When asked what he would consider his greatest find he gets quiet. “Gosh, I think it was years ago. I found a French soup tureen. Now, I don’t specialize in French silver, but this was a French tureen made by Joseph LeBrun, a very famous French maker. I actually bought it from another dealer and I sold it to a dealer in San Francisco. Subsequently, I saw a picture of my tureen,” he is chuckling ironically, “on the cover of a magazine. I think that was one of the great finds. i didn’t know Joseph Le Brun, the maker — I found that out from the article and the magazine cover. I just knew it was a beautiful tureen. I didn’t sell it at a loss; I made a very handsome profit on it because of the beauty and the taste of it, but had I really known who he was and what it was, the value would have probably been fivefold over and above what I sold it for. But you can’t — you know, you read about the stories about the guy who went to the flea market and bought a picture frame for $15 and opens up the back of it and it’s a copy of the original Declaration of Independence signed and so forth that went at auction for $2.5 million [he tells this story in one breath and then explodes in laughter]... Well, you know, that doesn’t happen often and you can’t know everything. You do things like that and the next time, if I ever, probably never will, but if I ever have another Joseph Le Brun I’ll know what his mark is and I’ll know the fact that it’s valuable and I’ll probably sit on it for two or three years waiting to sell it [he thinks this is delightfully funny, the irony of finally knowing what you’re looking at and waiting for Mr. or Mrs. Right] — waiting for somebody to come along who appreciates it enough to pay a big price for it.” That was one, then there was another. “Couple years ago, two years ago in the Miami Beach show, I found a Kirk repousse scenic [he stresses the word as if to tell me through emphasis how rare it is] dresser set, a mirror, with a picture of a hall, and there were powder jars with bridges and ducks in a pond, and I consider that to be a great find.” Repousse work is the embossing of a design on the outside by repeatedly hammering or punching it from the inside.
It was $2500, and he didn’t think he could afford it. “I let it get away from me. I had never, ever, and to this day never since seen Kirk repousse dresser pieces with scenes on them. I think there must have been 10 or 12 pieces there with scenes on them. Fabulous.”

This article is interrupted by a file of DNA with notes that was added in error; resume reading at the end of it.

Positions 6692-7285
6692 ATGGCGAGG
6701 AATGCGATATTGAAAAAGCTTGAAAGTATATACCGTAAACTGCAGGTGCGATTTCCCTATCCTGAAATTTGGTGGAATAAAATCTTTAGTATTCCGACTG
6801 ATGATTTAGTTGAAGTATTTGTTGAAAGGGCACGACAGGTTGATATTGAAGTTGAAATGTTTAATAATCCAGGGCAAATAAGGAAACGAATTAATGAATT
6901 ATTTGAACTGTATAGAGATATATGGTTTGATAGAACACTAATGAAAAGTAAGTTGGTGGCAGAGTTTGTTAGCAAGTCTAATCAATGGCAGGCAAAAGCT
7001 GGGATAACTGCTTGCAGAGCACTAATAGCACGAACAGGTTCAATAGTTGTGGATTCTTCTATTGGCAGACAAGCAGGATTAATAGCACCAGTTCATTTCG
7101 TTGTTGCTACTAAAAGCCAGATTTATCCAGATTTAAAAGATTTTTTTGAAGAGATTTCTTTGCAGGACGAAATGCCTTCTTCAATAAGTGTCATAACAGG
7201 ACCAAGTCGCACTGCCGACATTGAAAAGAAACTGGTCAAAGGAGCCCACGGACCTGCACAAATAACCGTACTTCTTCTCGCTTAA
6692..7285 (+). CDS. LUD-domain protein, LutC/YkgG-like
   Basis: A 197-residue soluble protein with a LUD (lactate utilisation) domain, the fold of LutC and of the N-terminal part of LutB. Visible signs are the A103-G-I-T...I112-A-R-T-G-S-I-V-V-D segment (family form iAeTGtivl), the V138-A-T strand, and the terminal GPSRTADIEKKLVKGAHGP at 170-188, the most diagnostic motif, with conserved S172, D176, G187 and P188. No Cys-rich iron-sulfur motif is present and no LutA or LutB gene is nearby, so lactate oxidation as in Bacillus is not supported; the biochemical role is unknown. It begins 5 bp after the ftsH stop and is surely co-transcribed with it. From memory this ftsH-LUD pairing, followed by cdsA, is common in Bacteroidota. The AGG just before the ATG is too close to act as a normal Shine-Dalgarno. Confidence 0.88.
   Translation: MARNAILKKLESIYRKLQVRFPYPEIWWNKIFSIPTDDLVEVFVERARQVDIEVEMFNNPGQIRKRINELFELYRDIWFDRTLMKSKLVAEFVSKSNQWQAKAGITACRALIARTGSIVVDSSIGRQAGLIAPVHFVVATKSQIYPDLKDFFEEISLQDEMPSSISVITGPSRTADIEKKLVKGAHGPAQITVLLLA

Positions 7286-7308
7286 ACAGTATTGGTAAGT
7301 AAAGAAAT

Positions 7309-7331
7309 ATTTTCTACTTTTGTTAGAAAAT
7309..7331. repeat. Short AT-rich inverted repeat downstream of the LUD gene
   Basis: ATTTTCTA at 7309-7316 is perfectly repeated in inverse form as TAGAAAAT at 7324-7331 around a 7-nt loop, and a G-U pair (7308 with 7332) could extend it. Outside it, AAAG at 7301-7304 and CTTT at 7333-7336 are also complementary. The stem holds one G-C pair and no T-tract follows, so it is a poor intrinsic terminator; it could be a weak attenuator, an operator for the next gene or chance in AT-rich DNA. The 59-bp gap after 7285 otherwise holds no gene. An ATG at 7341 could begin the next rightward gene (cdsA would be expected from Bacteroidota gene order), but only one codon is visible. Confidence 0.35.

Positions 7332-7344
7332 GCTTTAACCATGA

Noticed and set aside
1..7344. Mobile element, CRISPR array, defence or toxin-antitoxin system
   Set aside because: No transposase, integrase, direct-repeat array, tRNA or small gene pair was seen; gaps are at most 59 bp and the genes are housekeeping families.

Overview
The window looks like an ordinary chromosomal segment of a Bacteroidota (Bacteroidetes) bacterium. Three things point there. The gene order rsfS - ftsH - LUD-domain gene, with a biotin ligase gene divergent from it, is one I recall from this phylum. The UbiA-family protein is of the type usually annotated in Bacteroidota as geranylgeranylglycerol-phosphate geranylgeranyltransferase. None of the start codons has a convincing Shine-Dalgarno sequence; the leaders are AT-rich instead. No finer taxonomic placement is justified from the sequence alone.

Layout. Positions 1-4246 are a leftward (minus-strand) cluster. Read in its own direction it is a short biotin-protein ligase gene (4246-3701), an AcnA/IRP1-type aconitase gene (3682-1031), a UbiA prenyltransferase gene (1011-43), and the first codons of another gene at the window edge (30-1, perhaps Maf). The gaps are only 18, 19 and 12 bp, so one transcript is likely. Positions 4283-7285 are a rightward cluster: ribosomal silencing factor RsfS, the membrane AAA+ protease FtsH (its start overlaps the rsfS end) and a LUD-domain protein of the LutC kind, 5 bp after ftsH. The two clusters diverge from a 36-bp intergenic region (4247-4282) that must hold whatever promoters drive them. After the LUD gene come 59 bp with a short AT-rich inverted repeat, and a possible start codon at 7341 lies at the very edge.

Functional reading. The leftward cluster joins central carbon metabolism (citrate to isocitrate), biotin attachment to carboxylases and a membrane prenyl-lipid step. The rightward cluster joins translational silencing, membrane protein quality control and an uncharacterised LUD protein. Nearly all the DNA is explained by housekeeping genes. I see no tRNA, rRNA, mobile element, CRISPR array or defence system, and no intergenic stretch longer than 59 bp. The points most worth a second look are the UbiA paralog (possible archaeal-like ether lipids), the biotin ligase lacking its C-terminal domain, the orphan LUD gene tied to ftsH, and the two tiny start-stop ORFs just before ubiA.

When asked if he has any pieces he’d like to be buried with, Lou chuckles. “You know, there is always something to replace something. Isn’t that terrible? I love my inventory, I’m always setting up a display that looks nice, but you know, it’s a living, it’s a business. I would like to be a collector.” (He rolls the word “collector” around, making it sound pretty tasty. His eyes are bright and I think he’s inwardly singing “If I Were a Rich Man.”) “To be able to be a collector where I can amass wonderful things—but most of the things I amass are usually for sale. And as long as I have my health and a way of marketing my things, that’s the way it is. I accumulate for sale. If someday I win the lottery, then I can afford to collect and amass, but as you can see, my house,” he laughs again, “is very ordinary. Oh, I have a lot of the things that are on display here,” he indicates the laden coffee table. “They are not necessarily things that I’m fond of; they are mistakes that have been made at one time or another. There’s an ice bucket there with an annealing fracture. No one is going to buy these so they sit on my coffee table. See the bell there? It was a stemmed goblet made by Hawkes.” He spreads his hands wide to indicate the length of the coffee table. “These are pieces that have flaws. Like that big dish sitting there, that’s an ice cream tray and it’s American Brilliant cut glass that was broken in half and put back together.”
The glass looks perfect from where I’m sitting. I ask him how he knows it’s broken.
“How did I know that it was broken?” He’s looking at me a little like I’m a pumpkinhead. “I broke it.” Does he still get silver fever when he sees wonderful pieces? “Oh, of course, of course, some Arts and Crafts makers, the regional silversmiths throughout the country that produce silver the old-fashioned way. The KaJo Shop, Arthur Stone, Old Newbury Crafters, Allan Adler, Porter Blanchard here in California. Then, of course, I have a fondness for the Danish movements, the art moderne, Georg Jensen, the silver of that vein. Of course, I’ve taken on a special project myself; I’m trying to find the silver jewelry pieces that were made by these craftsmen. The Georg Jensen, there’s a Nelson Fromm from Denmark, Alphonse La Paglia from the United States that made silver jewelry for Georg Jensen USA, New York, and he got a commission from International Silver Company. It’s a challenge. That’s what I search for, to find some of these old pieces.” Lou asks if I would like to see where he has his cases. You bet. He makes a phone call to “the most beautiful antique dealer in San Diego.” He asks, “Is it a good time to come over?”